High altitude horse use and early horse transport in eastern Eurasia: New evidence from melting ice

William Timothy Treal Taylor, Isaac A. Hart, Tumurbaatar Tuvshinjargal, Jamsranjav Bayarsaikhan, Nicholas L. Jarman, Peter Bittner, Paula López Calle, Logan A. Blakeslee, Muhammad Zahir, Lorelei Chauvey, Gaëtan Tressières, Laure Tonasso-Calvière, Stéphanie Schiavinato, Corinne Cruaud, Jean Marc Aury, Pedro H. Oliveira, Patrick Wincker, Ludovic Orlando

Research output: Contribution to journalArticlepeer-review


While few places on earth have been as deeply impacted by the human-horse relationship as the steppes of Mongolia and eastern Eurasia, gaps in the archaeological record have made it strikingly difficult to trace when and how the first domestic horses were integrated into ancient societies in this key region of the world. Recently, organic materials preserved in melting mountain ice have emerged as a key source of archaeological insight into the region’s deep past. Newly-identified artefacts recovered from melting snow and ice in the Altai Mountain range of western Mongolia (including metal artefacts, skeletal remains, and hoof fragments) provide archaeological evidence for the use of horses at high altitudes from the Bronze Age through the 20th century. Direct radiocarbon dating and genomic sequencing demonstrate the presence of Przewalski’s horse in the region during the early second millennium BCE, suggesting that this taxon may have once foraged at high altitudes frequented by human hunters. Importantly, directly-dated remains of horse hoof trimmings provide some of the oldest direct evidence of horse transport in the Eastern Steppe as early as the 14th century BCE, and suggest a role for high-mountain hunting in the innovation of reliable mounted riding.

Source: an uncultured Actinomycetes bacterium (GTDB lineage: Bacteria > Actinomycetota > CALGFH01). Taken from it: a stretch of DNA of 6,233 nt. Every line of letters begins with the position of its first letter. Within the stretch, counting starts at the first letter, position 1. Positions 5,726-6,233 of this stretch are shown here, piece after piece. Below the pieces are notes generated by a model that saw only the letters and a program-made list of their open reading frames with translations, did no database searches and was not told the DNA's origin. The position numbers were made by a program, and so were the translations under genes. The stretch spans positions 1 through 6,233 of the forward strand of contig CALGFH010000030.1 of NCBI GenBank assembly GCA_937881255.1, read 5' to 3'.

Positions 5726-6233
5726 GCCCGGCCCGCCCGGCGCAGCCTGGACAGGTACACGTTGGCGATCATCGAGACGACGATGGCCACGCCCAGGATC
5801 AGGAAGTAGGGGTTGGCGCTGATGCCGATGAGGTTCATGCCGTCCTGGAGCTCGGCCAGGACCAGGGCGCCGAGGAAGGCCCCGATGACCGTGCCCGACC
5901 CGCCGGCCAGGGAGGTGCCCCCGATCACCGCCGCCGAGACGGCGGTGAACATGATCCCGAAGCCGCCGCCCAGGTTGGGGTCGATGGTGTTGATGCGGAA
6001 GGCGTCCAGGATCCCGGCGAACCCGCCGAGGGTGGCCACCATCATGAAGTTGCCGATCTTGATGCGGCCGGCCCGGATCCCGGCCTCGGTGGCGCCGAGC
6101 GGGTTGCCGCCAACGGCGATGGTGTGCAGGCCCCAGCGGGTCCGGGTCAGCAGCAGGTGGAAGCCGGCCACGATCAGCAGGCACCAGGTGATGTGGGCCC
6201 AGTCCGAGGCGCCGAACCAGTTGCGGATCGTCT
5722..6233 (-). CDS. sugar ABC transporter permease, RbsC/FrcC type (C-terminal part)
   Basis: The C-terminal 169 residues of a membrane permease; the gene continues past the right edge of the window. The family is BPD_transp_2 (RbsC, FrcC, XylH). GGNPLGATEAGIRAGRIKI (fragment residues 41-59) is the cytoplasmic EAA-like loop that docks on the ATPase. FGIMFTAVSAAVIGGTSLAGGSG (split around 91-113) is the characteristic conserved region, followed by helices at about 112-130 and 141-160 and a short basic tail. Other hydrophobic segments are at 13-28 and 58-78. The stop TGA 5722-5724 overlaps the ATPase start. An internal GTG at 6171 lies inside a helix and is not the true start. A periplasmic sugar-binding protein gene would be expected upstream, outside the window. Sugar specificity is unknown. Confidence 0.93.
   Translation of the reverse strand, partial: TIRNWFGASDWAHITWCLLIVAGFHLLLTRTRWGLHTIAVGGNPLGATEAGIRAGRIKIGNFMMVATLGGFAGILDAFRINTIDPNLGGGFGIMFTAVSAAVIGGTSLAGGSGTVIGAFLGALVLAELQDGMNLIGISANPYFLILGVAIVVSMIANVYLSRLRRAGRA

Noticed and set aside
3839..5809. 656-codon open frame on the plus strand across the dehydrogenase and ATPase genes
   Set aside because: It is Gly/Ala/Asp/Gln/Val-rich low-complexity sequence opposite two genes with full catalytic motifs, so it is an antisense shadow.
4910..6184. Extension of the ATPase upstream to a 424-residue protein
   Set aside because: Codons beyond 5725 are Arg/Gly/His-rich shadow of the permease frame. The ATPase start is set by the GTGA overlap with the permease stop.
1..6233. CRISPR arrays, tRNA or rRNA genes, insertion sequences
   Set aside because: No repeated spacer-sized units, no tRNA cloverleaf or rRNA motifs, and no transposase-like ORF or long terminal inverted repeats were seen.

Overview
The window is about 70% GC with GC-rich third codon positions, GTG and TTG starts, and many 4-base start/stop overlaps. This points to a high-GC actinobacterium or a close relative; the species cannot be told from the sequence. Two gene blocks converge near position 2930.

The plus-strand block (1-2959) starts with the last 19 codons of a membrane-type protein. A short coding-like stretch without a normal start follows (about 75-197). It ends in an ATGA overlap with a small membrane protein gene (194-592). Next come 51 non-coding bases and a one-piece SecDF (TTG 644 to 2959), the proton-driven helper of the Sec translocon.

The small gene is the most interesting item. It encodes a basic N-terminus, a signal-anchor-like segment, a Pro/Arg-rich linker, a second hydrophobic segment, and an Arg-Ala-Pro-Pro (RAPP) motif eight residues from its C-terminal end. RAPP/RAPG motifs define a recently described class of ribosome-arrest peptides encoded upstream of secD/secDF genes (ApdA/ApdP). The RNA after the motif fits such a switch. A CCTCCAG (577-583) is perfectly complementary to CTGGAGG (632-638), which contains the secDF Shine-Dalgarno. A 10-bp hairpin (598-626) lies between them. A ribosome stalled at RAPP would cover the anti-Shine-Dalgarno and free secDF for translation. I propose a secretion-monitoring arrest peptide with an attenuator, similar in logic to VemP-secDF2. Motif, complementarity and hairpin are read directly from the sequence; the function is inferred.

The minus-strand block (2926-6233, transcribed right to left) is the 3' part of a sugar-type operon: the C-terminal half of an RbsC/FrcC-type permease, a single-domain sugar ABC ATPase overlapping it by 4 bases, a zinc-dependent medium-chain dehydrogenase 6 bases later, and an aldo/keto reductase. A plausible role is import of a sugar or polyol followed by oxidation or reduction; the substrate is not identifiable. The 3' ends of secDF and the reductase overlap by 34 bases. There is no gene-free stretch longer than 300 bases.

Original languageEnglish
StateAccepted/In press - 2024
Externally publishedYes


  • Mongolia
  • glacial archaeology
  • horse domestication
  • horseback riding

Cite this